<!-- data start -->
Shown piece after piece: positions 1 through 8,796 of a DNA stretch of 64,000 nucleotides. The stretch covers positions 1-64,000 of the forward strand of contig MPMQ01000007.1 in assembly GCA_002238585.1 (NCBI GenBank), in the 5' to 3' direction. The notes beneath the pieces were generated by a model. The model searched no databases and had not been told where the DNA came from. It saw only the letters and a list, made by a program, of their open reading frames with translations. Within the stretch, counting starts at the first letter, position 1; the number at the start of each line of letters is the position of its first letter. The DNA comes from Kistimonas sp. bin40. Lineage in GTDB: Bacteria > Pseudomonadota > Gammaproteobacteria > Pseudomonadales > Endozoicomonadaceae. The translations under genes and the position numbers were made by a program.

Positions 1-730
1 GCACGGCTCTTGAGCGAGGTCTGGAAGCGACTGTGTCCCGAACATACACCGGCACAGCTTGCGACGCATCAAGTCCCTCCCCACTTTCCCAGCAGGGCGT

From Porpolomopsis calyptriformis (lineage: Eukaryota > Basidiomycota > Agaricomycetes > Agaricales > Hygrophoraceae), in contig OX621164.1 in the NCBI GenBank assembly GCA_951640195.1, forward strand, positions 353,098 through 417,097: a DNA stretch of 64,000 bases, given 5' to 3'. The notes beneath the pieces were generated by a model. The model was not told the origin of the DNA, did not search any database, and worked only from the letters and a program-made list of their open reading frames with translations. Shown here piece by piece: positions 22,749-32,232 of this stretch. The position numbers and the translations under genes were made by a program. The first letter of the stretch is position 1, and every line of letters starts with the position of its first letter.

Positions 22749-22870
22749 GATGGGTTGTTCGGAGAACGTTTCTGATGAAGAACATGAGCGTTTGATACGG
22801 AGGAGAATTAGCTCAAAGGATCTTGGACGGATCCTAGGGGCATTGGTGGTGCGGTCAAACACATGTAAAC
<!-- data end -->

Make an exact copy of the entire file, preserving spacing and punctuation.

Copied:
Shown piece after piece: positions 1 through 8,796 of a DNA stretch of 64,000 nucleotides. The stretch covers positions 1-64,000 of the forward strand of contig MPMQ01000007.1 in assembly GCA_002238585.1 (NCBI GenBank), in the 5' to 3' direction. The notes beneath the pieces were generated by a model. The model searched no databases and had not been told where the DNA came from. It saw only the letters and a list, made by a program, of their open reading frames with translations. Within the stretch, counting starts at the first letter, position 1; the number at the start of each line of letters is the position of its first letter. The DNA comes from Kistimonas sp. bin40. Lineage in GTDB: Bacteria > Pseudomonadota > Gammaproteobacteria > Pseudomonadales > Endozoicomonadaceae. The translations under genes and the position numbers were made by a program.

Positions 1-730
1 GCACGGCTCTTGAGCGAGGTCTGGAAGCGACTGTGTCCCGAACATACACCGGCACAGCTTGCGACGCATCAAGTCCCTCCCCACTTTCCCAGCAGGGCGT

From Porpolomopsis calyptriformis (lineage: Eukaryota > Basidiomycota > Agaricomycetes > Agaricales > Hygrophoraceae), in contig OX621164.1 in the NCBI GenBank assembly GCA_951640195.1, forward strand, positions 353,098 through 417,097: a DNA stretch of 64,000 bases, given 5' to 3'. The notes beneath the pieces were generated by a model. The model was not told the origin of the DNA, did not search any database, and worked only from the letters and a program-made list of their open reading frames with translations. Shown here piece by piece: positions 22,749-32,232 of this stretch. The position numbers and the translations under genes were made by a program. The first letter of the stretch is position 1, and every line of letters starts with the position of its first letter.

Positions 22749-22870
22749 GATGGGTTGTTCGGAGAACGTTTCTGATGAAGAACATGAGCGTTTGATACGG
22801 AGGAGAATTAGCTCAAAGGATCTTGGACGGATCCTAGGGGCATTGGTGGTGCGGTCAAACACATGTAAAC